Córdova Cobos, Jesús Obed. “Creación e implementación de un programa misionero para la iglesia central en Tapachula, Chiapas, México.” Doctoral thesis, Universidad de Montemorelos, 2007. Accessed March 16, 2021. http://dspace.biblioteca.um.edu.mx/xmlui/handle/20.500.11972/480.
Salazar Escarpulli, Velino. Cien años de Adventismo en México. Montemorelos, Nuevo León, México: Centro de Producción Unión Mexicana del Norte, 1997.
Seventh-day Adventist Yearbook. https://www.adventistyearbook.org/.
“Soconusco (Chiapas).” Wikipedia: La enciclopedia libre. Accessed April 7, 2021. https://es.wikipedia.org/wiki/Soconusco_(Chiapas).
Soconusco Conference Board of Directors minutes. Accessed July 12, 2019. Secretariat archives, Tapachula, Chiapas, Mexico.
Soconusco Conference Extraordinary Meeting minutes. Accessed July 12, 2019. Secretariat archives, Tapachula, Chiapas, Mexico.
Soconusco Mission Board Meeting minutes. Accessed July 2, 2019. Soconusco Mission archives, Tapachula, Chiapas, Mexico.
South Mexican Union Conference Board of Directors minutes. Accessed July 12, 2019. Secretariat archives, Mérida, Yucatán, Mexico.
South Mexican Union Conference Plenary Board minutes. June 7-9, 2011. Accessed July 13, 2019. Secretariat archives, Mérida, Yucatán, Mexico.
“Soconusco Conference,” Seventh-day Adventist Yearbook (2021), https://www.adventistyearbook.org/entity?EntityID=14119.↩
Soconusco Mission Board Meeting, October 27, 1992, vote no. 374, page 144, accessed July 2, 2019, Soconusco Mission archives.↩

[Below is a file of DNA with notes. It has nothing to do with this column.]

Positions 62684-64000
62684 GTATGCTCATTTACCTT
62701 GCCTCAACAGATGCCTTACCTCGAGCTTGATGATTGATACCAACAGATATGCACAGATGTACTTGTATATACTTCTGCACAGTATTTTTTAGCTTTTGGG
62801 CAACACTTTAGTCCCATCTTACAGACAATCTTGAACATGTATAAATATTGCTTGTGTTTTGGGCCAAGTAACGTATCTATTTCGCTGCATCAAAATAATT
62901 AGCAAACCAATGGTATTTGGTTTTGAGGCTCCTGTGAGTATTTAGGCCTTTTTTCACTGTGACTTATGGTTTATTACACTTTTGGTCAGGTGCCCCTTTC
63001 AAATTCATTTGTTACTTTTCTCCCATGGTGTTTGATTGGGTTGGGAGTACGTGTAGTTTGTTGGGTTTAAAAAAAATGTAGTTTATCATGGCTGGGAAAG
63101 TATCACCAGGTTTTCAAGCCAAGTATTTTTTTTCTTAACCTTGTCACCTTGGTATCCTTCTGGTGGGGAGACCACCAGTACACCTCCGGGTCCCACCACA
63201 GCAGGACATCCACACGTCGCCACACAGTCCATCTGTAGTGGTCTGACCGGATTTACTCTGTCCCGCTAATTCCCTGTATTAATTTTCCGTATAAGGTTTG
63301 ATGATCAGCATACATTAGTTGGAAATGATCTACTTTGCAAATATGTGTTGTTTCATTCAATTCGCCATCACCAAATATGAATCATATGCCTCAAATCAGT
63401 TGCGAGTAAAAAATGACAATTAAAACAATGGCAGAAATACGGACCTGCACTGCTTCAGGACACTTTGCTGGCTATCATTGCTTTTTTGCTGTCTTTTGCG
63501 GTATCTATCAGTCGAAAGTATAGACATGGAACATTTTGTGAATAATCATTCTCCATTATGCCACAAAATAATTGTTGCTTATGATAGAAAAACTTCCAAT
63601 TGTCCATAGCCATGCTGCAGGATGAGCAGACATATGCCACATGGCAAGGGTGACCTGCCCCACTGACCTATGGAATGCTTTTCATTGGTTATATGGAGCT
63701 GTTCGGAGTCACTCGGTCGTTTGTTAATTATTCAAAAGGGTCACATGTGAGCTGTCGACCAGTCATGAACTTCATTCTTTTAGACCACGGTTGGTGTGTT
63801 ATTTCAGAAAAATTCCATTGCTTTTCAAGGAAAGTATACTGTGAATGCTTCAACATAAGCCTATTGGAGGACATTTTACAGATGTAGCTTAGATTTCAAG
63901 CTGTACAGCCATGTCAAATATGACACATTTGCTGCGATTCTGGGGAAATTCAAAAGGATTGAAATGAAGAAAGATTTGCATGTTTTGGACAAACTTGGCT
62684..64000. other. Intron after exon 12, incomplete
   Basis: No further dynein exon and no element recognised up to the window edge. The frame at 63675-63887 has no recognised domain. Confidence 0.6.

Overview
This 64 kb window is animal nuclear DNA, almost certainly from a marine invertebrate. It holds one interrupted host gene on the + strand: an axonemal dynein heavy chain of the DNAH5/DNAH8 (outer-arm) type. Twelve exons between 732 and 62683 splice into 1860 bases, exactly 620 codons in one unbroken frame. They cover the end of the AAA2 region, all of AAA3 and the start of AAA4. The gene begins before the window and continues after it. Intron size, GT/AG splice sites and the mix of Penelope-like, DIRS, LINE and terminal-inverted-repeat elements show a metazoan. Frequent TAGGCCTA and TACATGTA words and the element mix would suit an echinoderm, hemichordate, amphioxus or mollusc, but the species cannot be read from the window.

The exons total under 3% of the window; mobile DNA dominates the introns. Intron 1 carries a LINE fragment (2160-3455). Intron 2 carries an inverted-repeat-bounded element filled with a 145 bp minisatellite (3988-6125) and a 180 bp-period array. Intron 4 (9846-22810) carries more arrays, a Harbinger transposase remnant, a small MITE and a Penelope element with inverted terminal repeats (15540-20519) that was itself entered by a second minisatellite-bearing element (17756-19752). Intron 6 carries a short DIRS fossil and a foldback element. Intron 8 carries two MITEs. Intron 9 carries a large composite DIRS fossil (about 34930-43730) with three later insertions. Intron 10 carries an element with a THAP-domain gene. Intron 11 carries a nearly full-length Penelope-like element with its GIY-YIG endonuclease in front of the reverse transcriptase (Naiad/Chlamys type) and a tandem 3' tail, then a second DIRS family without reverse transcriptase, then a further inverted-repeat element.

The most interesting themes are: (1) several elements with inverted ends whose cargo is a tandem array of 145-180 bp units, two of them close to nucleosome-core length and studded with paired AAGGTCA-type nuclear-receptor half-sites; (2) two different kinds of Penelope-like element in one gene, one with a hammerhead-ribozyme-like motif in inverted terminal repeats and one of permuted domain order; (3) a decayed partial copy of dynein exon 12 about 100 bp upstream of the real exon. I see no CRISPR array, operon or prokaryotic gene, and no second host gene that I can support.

Velino Salazar Escarpulli, Cien años de Adventismo en México (Montemorelos, Nuevo León, México: Centro de Producción Unión Mexicana del Norte, 1997), 67.↩
Minerva Yoimy Castañeda Seijas, “Capítulo 9: Adventistas en Chiapas,” in Tercera Parte: Acercamientos monográficos, accessed April 7, 2021, http://www.asociacionesreligiosas.gob.mx/work/models/AsociacionesReligiosas/Resource/70/1/images/cap9.pdf.↩
Dora Breyther de Fuss, Desde el Rhin hasta el Grijalva: fieles al llamado! (Mexico, Federal District: CEPSA, 1980), 21.↩
Jesús Obed Córdova Cobos, “Creación e implementación de un programa misionero para la iglesia central en Tapachula, Chiapas, México” (doctoral thesis, Universidad de Montemorelos, 2007), 53, accessed March 16, 2021, http://dspace.biblioteca.um.edu.mx/xmlui/handle/20.500.11972/480.↩
Breyther de Fuss, 115, 125.↩
“Mexican Mission,” Seventh-day Adventist Yearbook (Washington, D.C.: Review and Herald Publishing Association, 1904), 75.↩
“Aztec Union Mission,” Seventh-day Adventist Yearbook (Takoma Park, Washington, D.C.: Review and Herald Publishing Association, 1924), 181.↩
“Mexican Union Mission,” Seventh-day Adventist Yearbook (Takoma Park, Washington, D.C.: Review and Herald Publishing Association, 1927), 231-233.↩
“Chiapas Mission,” Seventh-day Adventist Yearbook (Washington, D.C.: Review and Herald Publishing Association, 1945), 128.↩
“South Mexican Mission,” Seventh-day Adventist Yearbook (Washington, D.C.: Review and Herald Publishing Association, 1949), 141.↩
“South Mexican Conference,” Seventh-day Adventist Yearbook (Washington, D.C.: Review and Herald Publishing Association, 1976), 219.↩
“Soconusco Mission,” Seventh-day Adventist Yearbook (Hagerstown, MD: Review and Herald Publishing Association, 1984), 189.↩
Soconusco Mission Board of Directors, March 17, 1997, vote no. 3119, page 1440, accessed July 12, 2019, Soconusco Mission archives.↩
“Soconusco Conference,” Seventh-day Adventist Yearbook (Hagerstown, MD: Review and Herald Publishing Association, 2000), 159.↩
South Mexican Union Conference Board of Directors, April 13, 2004, vote no. 765, page 712, accessed July 12, 2019, secretariat archives.↩
Soconusco Conference Extraordinary Meeting, January 30, 2005, vote no. 4488, page 3098, accessed July 12, 2019, secretariat archives.↩
Soconusco Conference Board of Directors, May 3, 2007, vote no. 4850, pages 3377 and 3380, accessed July 12, 2019, secretariat archives.↩
South Mexican Union Conference Plenary Board, June 7-9, 2011, vote no. 1291, pages 1205 and 1207, accessed July 13, 2019, secretariat archives.↩